Connect with Aisling
Aisling McGilloway is incoming chair of CIWEM’s Scotland branch for 2021/2022 and a senior engineer at Aecom.
In the run up to the globe's most important meeting on climate change, the #CIWEMtalksCOP26 series asks thought leaders from the water and environmental industry and beyond to answer a common question: what do you most want COP26 to deliver? Here we'll be serialising their answers.
Aisling McGilloway is a Chartered Water and Environmental Manager and Chartered Engineer. She is incoming chair of CIWEM’s Scotland branch for 2021/2022 and has seven years’ experience in the flood risk management sector.
McGilloway currently works at AECOM, based in Edinburgh as a senior engineer. In her role she is responsible for developing hydraulic models and hydrological analyses for a range of flood studies and surface water management plans. She then uses her civils background to engineer and appraise options to reduce flood risk and create wider benefits.
McGilloway is passionate about using blue green infrastructure to create more climate resilient and multifunctional spaces. Her focus when working on surface water management plans often seeks to retrofit SuDS features in inner city areas. This reduces pressure on sewer networks and introduces biodiversity and amenity benefits.
“For me, COP26 needs to demonstrate firm commitments to move away from business as usual for new development and management of infrastructure. Governments must formally recognise the climate is already changing and it will continue to change even as we reduce emissions. This will cause devastating effects, as seen over the summer.
"I would like to see collaboration and brain storming between delegates that inform investment plans to make infrastructure and services resilient to floods, heat, and humidity. These must be published in the immediate future to save greater disruption to lives and larger cost in the future. This should include commitment towards the protection and restoration of ecosystems.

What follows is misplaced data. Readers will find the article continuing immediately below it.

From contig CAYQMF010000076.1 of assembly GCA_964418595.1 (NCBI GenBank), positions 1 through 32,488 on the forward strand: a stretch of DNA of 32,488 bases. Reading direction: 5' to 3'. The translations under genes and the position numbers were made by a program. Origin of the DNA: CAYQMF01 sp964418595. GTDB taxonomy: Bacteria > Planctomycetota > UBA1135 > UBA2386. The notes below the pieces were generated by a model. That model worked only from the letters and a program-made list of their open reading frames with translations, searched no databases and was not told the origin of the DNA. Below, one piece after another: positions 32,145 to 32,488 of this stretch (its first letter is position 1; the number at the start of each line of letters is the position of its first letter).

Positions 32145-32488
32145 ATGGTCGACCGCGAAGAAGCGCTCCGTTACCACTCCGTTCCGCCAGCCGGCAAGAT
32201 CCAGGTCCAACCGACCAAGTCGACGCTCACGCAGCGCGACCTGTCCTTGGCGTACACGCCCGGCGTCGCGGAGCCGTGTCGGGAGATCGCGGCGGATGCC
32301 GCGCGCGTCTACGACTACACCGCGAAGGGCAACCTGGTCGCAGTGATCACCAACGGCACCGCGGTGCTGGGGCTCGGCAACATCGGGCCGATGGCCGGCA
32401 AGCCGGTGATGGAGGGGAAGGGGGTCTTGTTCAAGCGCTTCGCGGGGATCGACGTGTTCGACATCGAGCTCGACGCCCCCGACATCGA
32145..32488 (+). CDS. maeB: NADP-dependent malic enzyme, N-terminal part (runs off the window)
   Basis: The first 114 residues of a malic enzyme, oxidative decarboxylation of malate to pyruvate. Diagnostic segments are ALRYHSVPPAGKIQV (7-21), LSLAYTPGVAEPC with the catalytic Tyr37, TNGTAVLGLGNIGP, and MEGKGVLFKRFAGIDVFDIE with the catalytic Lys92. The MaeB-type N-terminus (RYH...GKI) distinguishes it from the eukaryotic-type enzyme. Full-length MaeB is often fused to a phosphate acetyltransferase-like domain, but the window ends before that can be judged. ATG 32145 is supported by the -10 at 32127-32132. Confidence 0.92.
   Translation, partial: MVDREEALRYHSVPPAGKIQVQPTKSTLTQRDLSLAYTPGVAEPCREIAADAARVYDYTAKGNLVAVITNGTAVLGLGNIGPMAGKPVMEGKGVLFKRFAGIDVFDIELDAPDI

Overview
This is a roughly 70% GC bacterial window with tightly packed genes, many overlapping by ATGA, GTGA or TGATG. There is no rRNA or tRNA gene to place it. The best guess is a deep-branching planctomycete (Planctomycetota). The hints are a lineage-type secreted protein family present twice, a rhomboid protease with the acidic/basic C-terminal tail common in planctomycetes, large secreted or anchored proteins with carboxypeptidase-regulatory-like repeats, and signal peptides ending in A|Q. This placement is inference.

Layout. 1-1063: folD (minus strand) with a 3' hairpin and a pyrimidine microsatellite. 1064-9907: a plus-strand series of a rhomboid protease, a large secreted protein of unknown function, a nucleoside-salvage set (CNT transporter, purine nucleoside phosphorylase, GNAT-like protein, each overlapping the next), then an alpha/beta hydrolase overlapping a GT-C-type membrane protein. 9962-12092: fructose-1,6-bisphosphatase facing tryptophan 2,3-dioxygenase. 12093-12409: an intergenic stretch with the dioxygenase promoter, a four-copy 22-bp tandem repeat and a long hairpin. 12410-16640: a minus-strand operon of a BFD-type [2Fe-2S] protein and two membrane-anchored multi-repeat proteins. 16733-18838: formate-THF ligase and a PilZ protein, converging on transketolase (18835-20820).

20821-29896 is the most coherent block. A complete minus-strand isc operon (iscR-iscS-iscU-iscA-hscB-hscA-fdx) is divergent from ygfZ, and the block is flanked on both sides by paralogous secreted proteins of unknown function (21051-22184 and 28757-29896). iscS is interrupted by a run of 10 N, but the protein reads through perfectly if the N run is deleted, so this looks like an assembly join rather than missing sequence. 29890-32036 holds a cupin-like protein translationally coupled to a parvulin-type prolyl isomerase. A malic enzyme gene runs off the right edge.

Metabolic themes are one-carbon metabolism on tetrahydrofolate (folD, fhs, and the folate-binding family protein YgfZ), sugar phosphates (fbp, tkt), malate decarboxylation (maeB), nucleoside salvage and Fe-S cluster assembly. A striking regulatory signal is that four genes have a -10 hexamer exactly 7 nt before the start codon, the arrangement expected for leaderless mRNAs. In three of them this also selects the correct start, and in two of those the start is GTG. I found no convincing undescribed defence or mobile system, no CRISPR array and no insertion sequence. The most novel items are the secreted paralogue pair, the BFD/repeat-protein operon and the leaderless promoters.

"A pledge to mainstream blue-green infrastructure at COP26 is needed to adapt our communities to climate change. Here in the UK, more severe heatwaves and intense rainfall/increased flood risk will become more frequent. It is therefore essential nature-based solutions are prioritised in policy and allocated funding to allow urban cooling and attenuation/storage of more intense storms.
"I would like to see linkage between climate goals set out in COP26 and biodiversity goals set out in COP15 as these should go hand in hand as part of nature-based solutions to maximise benefits.
"Based on the most recent IPCC report setting a “code red” for human led global warming, COP26 represents the most urgent opportunity to prevent catastrophic climate change.
"Although many governments and organisations now recognise the importance of achieving net zero, much of this feels hypothetical and lacks concrete delivery plans. Achieving this goal will involve radical policy changes and deviations in our day to day lives.
"I feel it is essential at COP26 there are firm commitments and timetables to publish delivery plans for each nation. As a host and self-proclaimed “world leader” the UK government should lead by example in committing to delivery plans. COP26 should set out a template for these plans which should include a fully programmed strategy to net zero by 2030 which also identifies funding streams.
"I’m optimistic about COP26 and hope Scotland’s strong progress towards its ambitious climate targets acts as a catalyst for concrete global action.“
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